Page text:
Haddon Hall – Bakewell: Sits like a jewel in its Elizabethan terraced gardens, and overlooking the River Wye
Avoiding fire; warfare; family misfortune and changing fashions, little has changed over recent centuries and Haddon provides a unique view of early English life and history.
Haddon Hall, the private residence of Lord and Lady Edward Manners, is set in the Peak District in the valley of the River Wye.
With nine hundred years of history, it is one of the oldest houses in the country and moreover one of the only houses in England to have remained in one family’s ownership for its entire existence.
Haddon is unique as it remained empty for nearly two hundred years
This extraordinary period, when time stood still in the Hall, allowed it to remain unaltered during the modernising period of the Georgians and Victorians. So venturing into Haddon is like stepping back in time, since from the 1700s the family preferred to live at their main seat, Belvoir Castle in Leicestershire.
The Medieval Banqueting Hall remains furnished with its original Dais table, behind which hangs a tapestry gifted to the family by visiting Henry VIII.
The Parlour boasts its glorious Tudor painted ceiling of Tudor roses and marvellous heraldic panelling.
Exquisite and very rare 15th century fresco seccos adorn the walls of the Medieval Chapel.
In contrast to the Tudor and Medieval Rooms below, the light and airy first floor Elizabethan rooms culminate in the spectacular 110ft Robert Smythson designed Long Gallery; reputed to be one of the most beautiful rooms in England.
The terraced Elizabethan Walled Gardens, known for their beauty and structure, cascade down to the River Wye and providing spectacular views of the ancient parkland and Peak District beyond. Recently re-designed by Chelsea Award winning garden designer, Arne Maynard, these make for an equally important part of any visit to the Hall.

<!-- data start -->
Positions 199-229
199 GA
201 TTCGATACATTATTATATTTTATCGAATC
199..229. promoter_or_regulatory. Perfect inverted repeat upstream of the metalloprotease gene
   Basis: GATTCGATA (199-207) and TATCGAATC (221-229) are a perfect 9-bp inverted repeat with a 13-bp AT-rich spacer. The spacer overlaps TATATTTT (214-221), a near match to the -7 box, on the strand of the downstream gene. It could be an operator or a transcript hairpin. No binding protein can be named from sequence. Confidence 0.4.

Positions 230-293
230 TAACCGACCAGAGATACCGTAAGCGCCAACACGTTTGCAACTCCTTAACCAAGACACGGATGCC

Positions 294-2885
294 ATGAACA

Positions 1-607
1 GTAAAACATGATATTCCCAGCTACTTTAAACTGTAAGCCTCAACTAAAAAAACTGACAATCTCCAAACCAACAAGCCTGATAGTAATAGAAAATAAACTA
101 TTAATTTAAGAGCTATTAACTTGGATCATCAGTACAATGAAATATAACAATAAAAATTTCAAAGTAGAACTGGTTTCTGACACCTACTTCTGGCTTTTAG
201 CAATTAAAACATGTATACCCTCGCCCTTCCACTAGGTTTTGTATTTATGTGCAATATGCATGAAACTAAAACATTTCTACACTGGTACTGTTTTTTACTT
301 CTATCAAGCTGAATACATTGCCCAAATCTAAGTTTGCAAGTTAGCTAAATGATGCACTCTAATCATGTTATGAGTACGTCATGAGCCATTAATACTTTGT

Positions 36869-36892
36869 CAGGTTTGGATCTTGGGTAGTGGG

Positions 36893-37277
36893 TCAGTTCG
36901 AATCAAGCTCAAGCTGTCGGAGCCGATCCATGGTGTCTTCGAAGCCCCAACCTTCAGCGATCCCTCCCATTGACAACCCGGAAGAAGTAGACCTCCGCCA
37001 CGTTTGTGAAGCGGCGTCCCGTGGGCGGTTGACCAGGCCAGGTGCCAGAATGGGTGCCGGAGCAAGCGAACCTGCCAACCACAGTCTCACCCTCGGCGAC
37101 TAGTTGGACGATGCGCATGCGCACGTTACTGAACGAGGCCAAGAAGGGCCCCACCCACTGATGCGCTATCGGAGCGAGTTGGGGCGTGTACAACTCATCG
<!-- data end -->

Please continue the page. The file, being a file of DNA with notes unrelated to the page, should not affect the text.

Conservation and restoration
Even though Haddon is of a sturdy construction and has admirably withstood the test of time, restoration work on the Hall is an ongoing process largely made possible by income from visitors.
The most noticeable recent repairs have been to the stonework of some of the windows made necessary by the long-term effect of weather, and corrosion of the wrought iron glazing bars.
Following the restoration of three 15th Century windows in the Chapel, completed in 2004, work began on windows in the Long Gallery and Ante-Room, overlooking the upper courtyard.
This was a delicate project carried out by local stonemason, R.M. Eaton Stonemasonry, with the intricate stonework being exactly copied, using local Derbyshire sandstone, in the same perpendicular style and carefully lime mortared back into position.
The windows were carefully removed, and after assessment and taking a rubbing of each panel, each piece of glass was dismantled, gently cleaned, and then re-leaded. Some of the ancient, olive-green ‘quarries’ or diamond-shaped panels were less than a millimetre thick.
This project was completed in 2015, but restoration work then continued throughout 2017 and 2018, focussed on the masonry of the Duke’s Tower and the tower above the entrance to the Banqueting Hall.
Over a number of years we have also undertaken a programme of applying UV filter membrane to the inside of both the new windows and other windows in the building, to help protect the precious furniture and tapestries in the rooms.
However, in a building like Haddon Hall, there is always further work to be undertaken and from the autumn of 2019 and into 2020 we shall begin work on the wonderful East Chancel Window in the Chapel.
This project will progress through similar stages to the Long Gallery and Ante-Room windows, requiring the careful and delicate removal of the fine glass prior to the careful replication of the stone tracery by our stonemason.
This window, however, includes beautiful stained glass images, once vandalised during the 19th century, which will require meticulous and very specialised restoration. We are hugely excited to begin this project, made possible with the generous support of the Historic Houses Foundation
For more information before visiting click here https://www.haddonhall.co.uk/
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